Some Witches look on Samhain as a time to prepare for the long, dark months of winter, a time of introspection and drawing inward. They may bid goodbye to the summer with one last celebratory rite. They may have harvest feasts, with vegetables and fruits they have grown, or home-brewed cider or mead. They may give thanks for what they have, projecting for abundance through the winter. Still others may celebrate with costume parties, enjoying treats and good times with friends. There are as many ways of observing Samhain as there are Witches in the world!
Bio:: Born 10/23/63, Peg is a freelance writer and artists' model, and a Witch of Celtic/Sicilian heritage. She has taught classes in film, literature, writing, herbalism, and calligraphy, and is also a singer, actress, astrologer and perfumer (gotta love that Libra/Scorpio cusp) . As a performer, she has made music with a number of Pagan artists, including MotherTongue (tm) , Urban Myth, and bard Olvardil Prydwyn. She reviews films for the Boston Phoenix, and is Associate Editor of Obsidian Magazine. She loves single malt scotch, apple orchards, Xena, Jethro Tull, and her three grey kitties, Ziggy, Zeus and Trivia.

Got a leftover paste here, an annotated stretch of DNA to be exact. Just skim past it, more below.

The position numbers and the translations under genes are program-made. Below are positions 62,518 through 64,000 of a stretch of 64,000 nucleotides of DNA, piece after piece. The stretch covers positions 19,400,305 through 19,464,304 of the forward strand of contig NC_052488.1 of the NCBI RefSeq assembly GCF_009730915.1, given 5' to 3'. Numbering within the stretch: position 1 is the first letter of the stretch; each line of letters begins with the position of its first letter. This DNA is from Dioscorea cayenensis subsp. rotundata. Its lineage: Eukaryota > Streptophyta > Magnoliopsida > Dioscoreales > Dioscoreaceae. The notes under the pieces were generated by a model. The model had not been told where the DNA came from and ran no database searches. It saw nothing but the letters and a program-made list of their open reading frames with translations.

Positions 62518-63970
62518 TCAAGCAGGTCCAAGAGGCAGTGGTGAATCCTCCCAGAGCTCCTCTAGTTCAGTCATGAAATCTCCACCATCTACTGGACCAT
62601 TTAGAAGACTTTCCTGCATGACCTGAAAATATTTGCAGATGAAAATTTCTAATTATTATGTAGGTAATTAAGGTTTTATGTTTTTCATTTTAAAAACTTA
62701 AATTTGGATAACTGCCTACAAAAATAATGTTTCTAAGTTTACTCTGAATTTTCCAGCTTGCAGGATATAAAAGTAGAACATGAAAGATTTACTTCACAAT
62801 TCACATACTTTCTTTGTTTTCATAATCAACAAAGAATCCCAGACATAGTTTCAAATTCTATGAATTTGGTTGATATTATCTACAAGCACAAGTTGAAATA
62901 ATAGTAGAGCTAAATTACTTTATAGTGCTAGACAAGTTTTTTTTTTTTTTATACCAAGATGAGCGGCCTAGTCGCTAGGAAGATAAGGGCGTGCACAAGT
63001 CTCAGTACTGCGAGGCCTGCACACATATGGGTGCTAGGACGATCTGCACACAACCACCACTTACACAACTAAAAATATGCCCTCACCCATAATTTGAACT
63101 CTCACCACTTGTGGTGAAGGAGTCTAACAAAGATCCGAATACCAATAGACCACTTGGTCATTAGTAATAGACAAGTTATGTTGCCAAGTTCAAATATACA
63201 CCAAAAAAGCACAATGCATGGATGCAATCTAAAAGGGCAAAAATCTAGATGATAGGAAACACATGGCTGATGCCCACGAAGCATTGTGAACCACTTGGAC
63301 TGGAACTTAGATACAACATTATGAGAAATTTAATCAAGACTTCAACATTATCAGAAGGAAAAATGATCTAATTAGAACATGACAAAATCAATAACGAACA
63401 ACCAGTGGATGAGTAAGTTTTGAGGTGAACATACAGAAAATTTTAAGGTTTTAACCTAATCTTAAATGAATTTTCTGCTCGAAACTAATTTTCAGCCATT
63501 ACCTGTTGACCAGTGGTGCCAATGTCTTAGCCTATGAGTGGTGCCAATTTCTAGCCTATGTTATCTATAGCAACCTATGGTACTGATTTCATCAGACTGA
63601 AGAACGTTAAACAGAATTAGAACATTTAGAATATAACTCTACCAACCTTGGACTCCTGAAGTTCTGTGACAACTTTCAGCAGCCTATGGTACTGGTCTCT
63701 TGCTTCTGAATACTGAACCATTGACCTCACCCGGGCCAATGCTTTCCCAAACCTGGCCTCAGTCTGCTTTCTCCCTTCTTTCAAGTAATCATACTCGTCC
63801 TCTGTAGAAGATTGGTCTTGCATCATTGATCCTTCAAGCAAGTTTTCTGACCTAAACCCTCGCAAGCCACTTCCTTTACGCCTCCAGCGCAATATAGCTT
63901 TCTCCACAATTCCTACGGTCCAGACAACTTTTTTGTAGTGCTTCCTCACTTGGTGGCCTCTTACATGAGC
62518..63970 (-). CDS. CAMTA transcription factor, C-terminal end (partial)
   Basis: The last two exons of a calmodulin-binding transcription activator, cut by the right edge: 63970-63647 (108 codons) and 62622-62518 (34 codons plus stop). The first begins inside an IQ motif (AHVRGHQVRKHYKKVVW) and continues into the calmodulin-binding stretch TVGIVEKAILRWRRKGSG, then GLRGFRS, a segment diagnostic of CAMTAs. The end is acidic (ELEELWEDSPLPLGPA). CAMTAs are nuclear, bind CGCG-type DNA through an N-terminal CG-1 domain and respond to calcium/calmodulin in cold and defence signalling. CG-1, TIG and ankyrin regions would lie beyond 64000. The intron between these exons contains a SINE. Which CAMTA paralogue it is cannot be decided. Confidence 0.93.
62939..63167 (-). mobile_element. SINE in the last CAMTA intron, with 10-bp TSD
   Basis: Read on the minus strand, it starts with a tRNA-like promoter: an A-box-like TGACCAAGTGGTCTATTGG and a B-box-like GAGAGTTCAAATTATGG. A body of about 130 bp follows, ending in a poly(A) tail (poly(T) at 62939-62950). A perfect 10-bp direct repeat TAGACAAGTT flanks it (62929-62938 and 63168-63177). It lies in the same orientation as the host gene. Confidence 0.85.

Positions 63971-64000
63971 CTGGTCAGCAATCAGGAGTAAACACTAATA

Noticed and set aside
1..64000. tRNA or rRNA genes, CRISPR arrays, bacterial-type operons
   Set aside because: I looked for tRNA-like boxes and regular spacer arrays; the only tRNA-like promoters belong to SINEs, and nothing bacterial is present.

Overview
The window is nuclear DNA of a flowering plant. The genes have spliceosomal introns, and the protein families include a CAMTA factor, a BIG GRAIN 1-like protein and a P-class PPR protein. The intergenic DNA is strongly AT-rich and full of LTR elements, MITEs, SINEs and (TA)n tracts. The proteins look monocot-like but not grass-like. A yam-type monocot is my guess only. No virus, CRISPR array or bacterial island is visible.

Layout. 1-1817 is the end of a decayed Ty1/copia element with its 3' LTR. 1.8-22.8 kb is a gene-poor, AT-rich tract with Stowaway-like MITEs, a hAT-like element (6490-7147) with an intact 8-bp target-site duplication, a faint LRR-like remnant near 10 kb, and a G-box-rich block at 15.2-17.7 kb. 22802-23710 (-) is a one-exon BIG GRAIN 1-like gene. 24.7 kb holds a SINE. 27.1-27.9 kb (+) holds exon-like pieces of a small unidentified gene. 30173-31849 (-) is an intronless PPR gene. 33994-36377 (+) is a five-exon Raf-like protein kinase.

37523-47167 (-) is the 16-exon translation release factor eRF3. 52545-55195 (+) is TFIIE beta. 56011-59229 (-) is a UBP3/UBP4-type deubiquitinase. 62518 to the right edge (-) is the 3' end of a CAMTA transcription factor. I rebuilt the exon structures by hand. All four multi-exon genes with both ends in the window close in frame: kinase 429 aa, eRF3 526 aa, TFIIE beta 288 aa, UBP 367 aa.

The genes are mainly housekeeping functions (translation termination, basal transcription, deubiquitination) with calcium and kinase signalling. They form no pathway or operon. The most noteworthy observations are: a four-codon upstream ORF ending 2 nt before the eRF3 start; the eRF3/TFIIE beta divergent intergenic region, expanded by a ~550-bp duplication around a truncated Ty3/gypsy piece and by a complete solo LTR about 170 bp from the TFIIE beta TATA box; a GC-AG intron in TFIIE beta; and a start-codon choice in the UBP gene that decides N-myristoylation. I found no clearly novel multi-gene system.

Wednesday, October 29, 2008
Recently a member of the escort industry contacted me, wanting to develop a personal relationship with me. As I tell everyone, please go to OKCupid to get started. Most people do & then they fall short of my standards for seeing me in person. However, he took me up on my request & now I am screwed. I know that we had a connection in the industry. I did not know that we are more compatible then I realized. The only problem is he still participates in the industry heavily, whoring whenever the funds allow.
I really want to remove myself from the industry completely. I believe my arrest was a bitchslap from the universe & my cheek is still healing. He on the other hand, loves whatever the industry has given him. I cannot see him staying away from it.